Low-Contact Co-Design: Considering more flexible spatiotemporal models for the co-design workshop



The recent global experience of COVID-19 has problematized the face-to-face co-design process and forced co-design researchers and practitioners to rethink the process of collaboration that typically takes place in a co-design workshop. This paper considers how we might continue to co-design when physical proximity is not possible. Recognising that technology has long played a role in co-design practice, we argue that to date, the technologically mediated experience of co-design has been largely based on the assumption of replicating the physical and embodied experience of the co-design workshop. Rather than accepting the deficit culture implied through the curtailing of much of the conventional face-to-face activities we associate with co-design, this paper reports on proactive research into novel possibilities for continuing collaborative research work through the concept of ‘low-contact co-design’. A series of proprietary visual models that explore a range of spatiotemporal conditions within which co-design practices can occur are presented. Opportunities for engaging with new communities, and in new processes are highlighted and a spatiotemporal framework for planning co-design processes is presented.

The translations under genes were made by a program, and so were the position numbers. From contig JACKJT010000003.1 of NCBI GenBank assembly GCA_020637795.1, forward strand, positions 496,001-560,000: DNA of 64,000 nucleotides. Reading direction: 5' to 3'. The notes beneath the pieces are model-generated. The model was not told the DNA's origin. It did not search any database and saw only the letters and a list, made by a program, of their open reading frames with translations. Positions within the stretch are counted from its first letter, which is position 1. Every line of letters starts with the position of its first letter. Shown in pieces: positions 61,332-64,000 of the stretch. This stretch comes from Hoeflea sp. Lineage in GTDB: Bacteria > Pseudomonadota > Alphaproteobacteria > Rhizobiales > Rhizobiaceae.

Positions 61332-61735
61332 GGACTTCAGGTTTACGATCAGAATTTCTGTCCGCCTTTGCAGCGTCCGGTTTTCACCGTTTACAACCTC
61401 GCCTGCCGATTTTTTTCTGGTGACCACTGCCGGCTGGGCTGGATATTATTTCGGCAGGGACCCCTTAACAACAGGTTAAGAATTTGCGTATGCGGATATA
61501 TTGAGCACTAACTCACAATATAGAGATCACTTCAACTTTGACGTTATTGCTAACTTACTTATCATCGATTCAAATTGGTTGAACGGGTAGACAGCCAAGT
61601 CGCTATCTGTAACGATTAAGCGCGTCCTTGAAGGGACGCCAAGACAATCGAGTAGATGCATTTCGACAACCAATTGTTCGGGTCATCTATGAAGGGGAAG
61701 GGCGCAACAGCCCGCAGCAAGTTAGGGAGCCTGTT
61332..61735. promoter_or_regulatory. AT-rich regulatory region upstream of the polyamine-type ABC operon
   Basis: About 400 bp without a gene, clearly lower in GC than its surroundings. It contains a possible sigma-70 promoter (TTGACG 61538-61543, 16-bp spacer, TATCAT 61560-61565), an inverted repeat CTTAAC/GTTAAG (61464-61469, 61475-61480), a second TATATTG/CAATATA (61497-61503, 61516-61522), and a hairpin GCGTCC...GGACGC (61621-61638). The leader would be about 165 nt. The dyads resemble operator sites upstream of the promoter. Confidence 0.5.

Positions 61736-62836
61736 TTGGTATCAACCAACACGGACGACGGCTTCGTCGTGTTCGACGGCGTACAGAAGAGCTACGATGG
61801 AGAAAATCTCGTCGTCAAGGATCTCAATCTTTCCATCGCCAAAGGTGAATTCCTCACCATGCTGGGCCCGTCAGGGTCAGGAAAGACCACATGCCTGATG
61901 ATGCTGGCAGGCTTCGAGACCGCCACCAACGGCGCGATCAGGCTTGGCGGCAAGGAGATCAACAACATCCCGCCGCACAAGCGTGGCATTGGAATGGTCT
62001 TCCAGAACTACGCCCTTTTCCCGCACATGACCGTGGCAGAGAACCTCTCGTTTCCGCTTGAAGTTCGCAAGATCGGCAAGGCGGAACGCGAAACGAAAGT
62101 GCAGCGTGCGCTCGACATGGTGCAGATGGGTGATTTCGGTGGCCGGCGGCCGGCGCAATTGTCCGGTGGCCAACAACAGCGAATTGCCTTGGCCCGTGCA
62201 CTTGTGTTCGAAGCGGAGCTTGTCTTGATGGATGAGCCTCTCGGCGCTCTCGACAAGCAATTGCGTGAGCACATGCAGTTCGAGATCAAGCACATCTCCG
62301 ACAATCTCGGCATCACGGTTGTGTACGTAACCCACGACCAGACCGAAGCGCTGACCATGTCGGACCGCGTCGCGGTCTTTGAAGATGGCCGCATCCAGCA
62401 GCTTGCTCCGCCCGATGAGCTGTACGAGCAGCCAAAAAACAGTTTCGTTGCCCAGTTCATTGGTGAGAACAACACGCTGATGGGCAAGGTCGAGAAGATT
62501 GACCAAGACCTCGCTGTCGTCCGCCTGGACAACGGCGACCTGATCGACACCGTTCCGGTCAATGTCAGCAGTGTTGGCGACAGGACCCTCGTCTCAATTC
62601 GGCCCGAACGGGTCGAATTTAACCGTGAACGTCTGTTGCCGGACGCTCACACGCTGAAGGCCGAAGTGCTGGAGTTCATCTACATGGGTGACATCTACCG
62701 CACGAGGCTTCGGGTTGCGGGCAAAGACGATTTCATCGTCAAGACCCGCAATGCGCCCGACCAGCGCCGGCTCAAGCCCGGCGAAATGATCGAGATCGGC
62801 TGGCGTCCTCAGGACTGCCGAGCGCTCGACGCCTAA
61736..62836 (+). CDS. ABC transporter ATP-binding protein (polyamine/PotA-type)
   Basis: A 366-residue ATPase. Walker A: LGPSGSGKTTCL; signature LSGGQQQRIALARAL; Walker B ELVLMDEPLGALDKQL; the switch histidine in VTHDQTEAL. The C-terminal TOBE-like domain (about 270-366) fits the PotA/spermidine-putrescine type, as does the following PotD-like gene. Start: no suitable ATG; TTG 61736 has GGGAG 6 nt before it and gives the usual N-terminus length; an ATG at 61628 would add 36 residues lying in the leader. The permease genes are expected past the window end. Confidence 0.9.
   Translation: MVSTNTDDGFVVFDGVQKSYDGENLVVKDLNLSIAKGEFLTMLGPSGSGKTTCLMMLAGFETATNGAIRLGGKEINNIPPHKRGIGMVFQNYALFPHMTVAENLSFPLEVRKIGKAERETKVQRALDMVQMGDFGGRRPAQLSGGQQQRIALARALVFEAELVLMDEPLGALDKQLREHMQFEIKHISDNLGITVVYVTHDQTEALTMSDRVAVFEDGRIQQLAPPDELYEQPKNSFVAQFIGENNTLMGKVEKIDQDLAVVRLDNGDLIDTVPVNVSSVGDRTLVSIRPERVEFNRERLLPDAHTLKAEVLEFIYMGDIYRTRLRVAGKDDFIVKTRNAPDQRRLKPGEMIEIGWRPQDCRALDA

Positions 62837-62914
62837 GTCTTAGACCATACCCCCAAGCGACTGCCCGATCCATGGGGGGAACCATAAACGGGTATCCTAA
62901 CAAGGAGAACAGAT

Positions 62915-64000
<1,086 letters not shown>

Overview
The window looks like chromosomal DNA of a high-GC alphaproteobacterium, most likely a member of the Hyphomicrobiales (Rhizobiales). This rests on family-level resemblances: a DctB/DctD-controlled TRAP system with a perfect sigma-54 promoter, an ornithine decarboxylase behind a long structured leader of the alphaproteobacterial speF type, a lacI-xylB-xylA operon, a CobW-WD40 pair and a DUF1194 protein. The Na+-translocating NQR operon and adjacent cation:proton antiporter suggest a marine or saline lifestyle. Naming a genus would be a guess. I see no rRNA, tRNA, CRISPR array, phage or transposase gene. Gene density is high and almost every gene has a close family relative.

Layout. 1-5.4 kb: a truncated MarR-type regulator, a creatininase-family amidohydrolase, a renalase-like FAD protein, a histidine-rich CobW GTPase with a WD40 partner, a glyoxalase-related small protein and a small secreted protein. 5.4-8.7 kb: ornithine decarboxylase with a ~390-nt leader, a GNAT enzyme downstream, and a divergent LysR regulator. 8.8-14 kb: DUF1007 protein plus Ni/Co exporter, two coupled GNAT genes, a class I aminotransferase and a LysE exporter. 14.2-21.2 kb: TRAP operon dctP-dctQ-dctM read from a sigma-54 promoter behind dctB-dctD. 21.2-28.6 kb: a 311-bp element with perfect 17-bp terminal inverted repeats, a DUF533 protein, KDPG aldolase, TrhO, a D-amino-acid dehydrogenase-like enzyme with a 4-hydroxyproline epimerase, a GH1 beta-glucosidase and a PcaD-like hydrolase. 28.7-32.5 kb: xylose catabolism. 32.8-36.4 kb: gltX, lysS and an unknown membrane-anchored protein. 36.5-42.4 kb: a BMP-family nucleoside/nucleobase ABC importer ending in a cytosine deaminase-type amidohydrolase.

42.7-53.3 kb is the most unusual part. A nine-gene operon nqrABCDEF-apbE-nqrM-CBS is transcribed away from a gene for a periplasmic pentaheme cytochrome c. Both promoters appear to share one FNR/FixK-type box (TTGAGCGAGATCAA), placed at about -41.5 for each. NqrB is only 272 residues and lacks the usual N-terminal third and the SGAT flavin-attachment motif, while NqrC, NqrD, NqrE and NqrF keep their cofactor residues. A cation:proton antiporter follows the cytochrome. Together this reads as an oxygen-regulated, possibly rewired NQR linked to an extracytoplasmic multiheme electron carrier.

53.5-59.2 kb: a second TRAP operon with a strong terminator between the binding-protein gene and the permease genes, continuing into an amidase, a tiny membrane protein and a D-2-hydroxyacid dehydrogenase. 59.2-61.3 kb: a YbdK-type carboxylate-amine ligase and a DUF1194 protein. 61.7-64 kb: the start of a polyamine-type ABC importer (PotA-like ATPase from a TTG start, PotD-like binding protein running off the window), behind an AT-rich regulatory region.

Reflections on the design processes adopted in response to the pandemic crisis